STRASBURG – The Strasburg Planning Commission approved a special use permit for a self-storage facility to be built at the industrial park along Borden Mowery Drive on Tuesday night.

Commission Chairman Robert Flanagan and members Steven Nicholson, John Rhode, and Emily Reynolds, who is the Town Council’s representative on the commission, voted in favor of the project.

Member Hank Dean voted against it. Member Vince Poling abstained from the project as he is chairman of the Shenandoah County Industrial Development Authority, which owns property adjacent to the site of the project. Member Brian Otis was absent from the meeting.

The project calls for one, two-story 90- by 200-foot building to house storage units and 14 smaller buildings to be built on the 12-acre site, according to a staff report on the proposal.

The site has only about 8 to 9 acres of land that actually can be built upon it though because of gas and powerline utility easements encroaching on the property, Town Planning and Zoning Administrator Lee Pambid told the commission.

The project needs a special use permit because the property is zoned “by right” for other uses. If a project qualified under those uses and applied to use the site, it would automatically get approved.

Staff recommended a denial of the project citing architectural conflicts with the Unified Development Ordinance, and conflicts with the Comprehensive Plan, which identified the park as a location to draw business and create job growth.

Commission members contemplated the appropriateness of a self-storage building for the site while balancing the opportunity to get something on the site now or wait for something further down the road.

“I’m open to it,” Reynolds said during the discussion, citing the tax revenue that can be gained from it.

“I’m not sure that’s the best here,” Dean said, citing the one employee for 12 acres.

Jim Guisewhite, who spoke on behalf of a property owner within the park, said the park is designed more for business rather than an industry. That’s because of its limited size and ability to draw larger operations, like an over 300,000-square-foot Red Bull facility in Winchester, Guisewhite said.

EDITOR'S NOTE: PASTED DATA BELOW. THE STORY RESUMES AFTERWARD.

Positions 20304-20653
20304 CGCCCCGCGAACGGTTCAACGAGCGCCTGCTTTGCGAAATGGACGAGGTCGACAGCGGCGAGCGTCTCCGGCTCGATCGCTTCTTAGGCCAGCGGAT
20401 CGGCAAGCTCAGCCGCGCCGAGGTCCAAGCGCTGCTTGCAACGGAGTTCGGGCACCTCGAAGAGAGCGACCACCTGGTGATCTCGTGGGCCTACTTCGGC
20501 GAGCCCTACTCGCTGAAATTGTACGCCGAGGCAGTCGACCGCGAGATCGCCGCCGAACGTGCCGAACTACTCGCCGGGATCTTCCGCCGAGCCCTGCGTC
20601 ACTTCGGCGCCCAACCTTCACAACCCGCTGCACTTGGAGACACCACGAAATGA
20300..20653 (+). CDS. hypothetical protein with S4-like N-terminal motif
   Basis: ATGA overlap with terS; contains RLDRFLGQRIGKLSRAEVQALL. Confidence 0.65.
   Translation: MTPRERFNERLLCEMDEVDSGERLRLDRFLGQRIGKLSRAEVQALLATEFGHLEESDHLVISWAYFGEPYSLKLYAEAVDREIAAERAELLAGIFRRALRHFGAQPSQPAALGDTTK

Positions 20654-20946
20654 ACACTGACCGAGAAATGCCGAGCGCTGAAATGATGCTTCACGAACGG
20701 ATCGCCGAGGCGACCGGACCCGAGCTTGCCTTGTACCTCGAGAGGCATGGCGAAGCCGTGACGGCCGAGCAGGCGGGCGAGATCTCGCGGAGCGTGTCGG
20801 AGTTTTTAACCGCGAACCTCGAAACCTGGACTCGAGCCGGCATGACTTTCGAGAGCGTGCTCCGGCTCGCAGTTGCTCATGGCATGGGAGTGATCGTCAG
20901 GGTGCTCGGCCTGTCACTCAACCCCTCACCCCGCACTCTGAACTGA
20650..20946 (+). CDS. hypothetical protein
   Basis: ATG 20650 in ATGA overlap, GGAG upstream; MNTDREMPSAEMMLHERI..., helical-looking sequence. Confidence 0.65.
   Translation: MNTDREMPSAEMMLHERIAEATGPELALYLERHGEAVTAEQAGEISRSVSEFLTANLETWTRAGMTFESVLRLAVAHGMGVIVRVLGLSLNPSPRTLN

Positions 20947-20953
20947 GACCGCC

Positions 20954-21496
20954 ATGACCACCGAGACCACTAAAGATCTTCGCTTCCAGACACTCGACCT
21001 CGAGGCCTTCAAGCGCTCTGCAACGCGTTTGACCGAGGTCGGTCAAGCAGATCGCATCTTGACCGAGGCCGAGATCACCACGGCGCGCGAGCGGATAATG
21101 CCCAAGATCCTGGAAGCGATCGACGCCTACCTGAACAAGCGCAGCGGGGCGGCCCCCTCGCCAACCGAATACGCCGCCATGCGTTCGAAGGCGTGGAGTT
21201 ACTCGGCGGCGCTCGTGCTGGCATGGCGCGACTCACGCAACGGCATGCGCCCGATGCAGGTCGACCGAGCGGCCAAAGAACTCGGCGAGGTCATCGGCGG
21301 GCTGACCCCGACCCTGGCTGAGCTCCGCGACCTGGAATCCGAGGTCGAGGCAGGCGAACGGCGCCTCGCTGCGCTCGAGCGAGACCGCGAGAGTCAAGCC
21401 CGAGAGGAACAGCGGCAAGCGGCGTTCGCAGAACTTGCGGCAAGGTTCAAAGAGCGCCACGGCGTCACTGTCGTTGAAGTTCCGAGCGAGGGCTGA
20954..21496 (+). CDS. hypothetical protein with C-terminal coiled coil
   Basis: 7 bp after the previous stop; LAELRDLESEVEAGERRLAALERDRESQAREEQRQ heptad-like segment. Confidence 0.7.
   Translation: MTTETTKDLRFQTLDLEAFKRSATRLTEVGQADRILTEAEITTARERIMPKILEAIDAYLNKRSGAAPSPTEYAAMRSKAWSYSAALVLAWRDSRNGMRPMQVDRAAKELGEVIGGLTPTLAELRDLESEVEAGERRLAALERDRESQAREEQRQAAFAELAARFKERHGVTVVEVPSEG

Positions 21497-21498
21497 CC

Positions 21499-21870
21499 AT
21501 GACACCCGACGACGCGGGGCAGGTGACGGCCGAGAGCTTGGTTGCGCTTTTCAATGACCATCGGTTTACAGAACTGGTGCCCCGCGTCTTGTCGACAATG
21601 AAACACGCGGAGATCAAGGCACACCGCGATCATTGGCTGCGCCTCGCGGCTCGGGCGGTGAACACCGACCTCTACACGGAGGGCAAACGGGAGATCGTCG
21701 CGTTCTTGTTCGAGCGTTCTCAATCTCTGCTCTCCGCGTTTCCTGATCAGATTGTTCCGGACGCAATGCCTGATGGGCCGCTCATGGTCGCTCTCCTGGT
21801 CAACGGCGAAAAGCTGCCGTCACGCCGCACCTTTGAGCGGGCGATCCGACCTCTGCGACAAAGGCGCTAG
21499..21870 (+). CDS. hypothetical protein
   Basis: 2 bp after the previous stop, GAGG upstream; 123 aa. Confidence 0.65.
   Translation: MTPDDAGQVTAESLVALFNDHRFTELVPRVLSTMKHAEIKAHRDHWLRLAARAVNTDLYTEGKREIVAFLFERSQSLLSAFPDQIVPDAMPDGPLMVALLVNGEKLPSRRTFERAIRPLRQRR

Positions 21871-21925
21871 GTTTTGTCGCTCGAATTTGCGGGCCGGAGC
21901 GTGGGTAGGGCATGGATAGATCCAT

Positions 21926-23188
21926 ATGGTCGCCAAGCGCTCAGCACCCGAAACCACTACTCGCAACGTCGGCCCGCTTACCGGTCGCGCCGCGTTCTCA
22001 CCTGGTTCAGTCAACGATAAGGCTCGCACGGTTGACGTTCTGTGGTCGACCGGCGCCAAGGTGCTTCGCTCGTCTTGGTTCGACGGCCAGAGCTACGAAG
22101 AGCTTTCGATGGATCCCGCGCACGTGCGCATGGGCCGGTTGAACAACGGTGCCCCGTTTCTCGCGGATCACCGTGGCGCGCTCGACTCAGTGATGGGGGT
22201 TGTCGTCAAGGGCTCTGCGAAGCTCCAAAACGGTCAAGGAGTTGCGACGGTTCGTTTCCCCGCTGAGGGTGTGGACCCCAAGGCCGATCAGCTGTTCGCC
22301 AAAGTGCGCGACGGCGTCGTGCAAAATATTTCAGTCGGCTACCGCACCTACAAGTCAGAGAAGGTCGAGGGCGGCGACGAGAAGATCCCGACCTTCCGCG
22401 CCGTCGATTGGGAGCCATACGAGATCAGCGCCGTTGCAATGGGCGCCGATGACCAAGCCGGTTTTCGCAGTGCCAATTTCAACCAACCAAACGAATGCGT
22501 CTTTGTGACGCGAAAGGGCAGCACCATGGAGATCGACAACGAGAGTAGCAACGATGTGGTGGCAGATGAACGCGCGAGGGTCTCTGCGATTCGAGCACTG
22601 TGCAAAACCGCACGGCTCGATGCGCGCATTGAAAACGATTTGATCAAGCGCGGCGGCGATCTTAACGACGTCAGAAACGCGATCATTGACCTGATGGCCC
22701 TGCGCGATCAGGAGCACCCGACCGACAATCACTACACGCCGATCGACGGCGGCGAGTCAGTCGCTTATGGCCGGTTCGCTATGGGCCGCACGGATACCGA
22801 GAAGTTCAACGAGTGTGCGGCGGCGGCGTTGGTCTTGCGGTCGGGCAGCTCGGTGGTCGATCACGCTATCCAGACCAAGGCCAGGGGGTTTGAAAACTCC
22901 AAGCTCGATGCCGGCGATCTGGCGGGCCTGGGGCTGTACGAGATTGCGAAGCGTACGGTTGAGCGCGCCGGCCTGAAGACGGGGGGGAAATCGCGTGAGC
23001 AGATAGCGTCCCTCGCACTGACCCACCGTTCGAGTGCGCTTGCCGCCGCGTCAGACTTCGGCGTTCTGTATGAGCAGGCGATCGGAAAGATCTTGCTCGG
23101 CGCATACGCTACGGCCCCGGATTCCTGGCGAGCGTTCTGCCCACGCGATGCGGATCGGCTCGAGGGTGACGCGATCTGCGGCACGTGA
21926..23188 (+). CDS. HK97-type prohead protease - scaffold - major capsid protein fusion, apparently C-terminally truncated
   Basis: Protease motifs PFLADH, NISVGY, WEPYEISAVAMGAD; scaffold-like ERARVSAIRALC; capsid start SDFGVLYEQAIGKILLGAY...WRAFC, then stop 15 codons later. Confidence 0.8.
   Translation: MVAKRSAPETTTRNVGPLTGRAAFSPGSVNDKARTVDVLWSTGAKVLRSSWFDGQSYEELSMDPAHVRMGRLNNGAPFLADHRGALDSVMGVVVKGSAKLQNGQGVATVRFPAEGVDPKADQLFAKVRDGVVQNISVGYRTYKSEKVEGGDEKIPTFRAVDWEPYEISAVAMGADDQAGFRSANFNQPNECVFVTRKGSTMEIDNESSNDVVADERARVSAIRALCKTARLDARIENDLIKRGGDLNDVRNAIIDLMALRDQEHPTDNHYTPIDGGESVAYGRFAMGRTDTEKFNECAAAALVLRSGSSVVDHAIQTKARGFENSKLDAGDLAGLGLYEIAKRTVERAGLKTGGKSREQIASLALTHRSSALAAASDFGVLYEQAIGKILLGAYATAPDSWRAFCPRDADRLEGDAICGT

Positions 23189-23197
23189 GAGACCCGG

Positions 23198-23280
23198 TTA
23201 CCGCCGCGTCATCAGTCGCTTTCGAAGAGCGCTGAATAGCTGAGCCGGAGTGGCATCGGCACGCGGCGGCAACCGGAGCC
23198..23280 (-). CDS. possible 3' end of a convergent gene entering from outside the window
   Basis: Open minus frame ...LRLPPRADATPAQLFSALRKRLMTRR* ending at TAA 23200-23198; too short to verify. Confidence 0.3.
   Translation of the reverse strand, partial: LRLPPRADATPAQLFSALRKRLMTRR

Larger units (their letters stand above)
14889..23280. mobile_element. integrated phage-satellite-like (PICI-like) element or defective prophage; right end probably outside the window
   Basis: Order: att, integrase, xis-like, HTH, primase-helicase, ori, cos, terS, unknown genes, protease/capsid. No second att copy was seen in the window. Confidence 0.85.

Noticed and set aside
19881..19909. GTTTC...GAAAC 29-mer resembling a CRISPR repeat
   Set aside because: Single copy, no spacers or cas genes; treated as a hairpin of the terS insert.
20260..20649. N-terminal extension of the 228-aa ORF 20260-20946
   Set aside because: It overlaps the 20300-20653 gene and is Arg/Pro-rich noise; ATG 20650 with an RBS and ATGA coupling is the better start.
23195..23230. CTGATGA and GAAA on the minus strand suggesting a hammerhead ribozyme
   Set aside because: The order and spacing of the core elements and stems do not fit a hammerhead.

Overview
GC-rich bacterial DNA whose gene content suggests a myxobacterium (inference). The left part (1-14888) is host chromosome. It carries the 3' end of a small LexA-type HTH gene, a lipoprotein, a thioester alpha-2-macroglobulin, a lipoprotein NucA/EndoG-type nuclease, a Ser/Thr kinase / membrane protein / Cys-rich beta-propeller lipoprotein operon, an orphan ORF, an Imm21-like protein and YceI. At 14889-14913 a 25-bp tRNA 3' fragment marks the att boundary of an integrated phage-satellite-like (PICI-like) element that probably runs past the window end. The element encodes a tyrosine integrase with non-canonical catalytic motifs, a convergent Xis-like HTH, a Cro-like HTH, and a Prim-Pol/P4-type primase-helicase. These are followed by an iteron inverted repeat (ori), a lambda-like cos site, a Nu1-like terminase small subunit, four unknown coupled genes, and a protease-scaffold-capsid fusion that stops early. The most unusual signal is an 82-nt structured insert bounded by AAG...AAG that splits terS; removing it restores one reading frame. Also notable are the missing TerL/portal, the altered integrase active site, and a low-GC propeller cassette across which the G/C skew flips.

The proposed site has been vacant for years, Guisewhite also said, and opportunities for a truck repair facility has been offered to go there but avoided because it would require a change to the town’s Unified Development Ordinance, which prohibits that kind of business on the site.

The site could have been combined with an adjacent site to cover about 20 acres of land, but the staff did not include that as part of its recommendation to the commission since the applicant is going forward with the self-storage facility proposal for the one site, Town Manager Wyatt Pearson said.

The storage unit would be run by the Whitacre family, who developed Route 37 Storage in Winchester about 20 years ago. The Strasburg location would be family-run, said a member of the Whitacre family during the meeting. There has been an increase in housing in the area and with that there is a need for storage units, the family member said.

The permit is now expected to go to the council to be discussed at a work session on May 3 and then voted on at a meeting on May 11.

In other action, the commission stated no objection to the town’s proposed $4.5 million capital improvement plan for next year, which was presented to the council earlier this month. The plan, along with the full budget proposal, will be discussed on May 3 at a public hearing.

The commission also unanimously approved estimated bond figures for the first phase of the Summit Crossing development project in the amount of $778,000 for infrastructure and landscape work, and about $226,000 for sewer work. The sewer work is contingent upon a need for it if the system for it previously installed there is not adequate, Pambid explained. The approval is required by the town’s Unified Development Ordinance.

The commission also unanimously recognized the work of Pearson, who began working for the town in 2014 as its planning director and will be leaving Monday for the planning director job in Frederick County. Flanagan stated Pearson, even as he became town manager in 2017, helped the town with the Unified Development Ordinance, the industrial park project, the Comprehensive Plan and the Summit Crossing study.

“He has made valuable contributions to us in our deliberations,” Flanagan said. The Architectural Review Board earlier this week also wished Pearson well.

Pearson thanked the commission and the review board, respectively, and spoke positively of his time with the town.

Contact Charles Paullin at cpaullin@nvdaily.com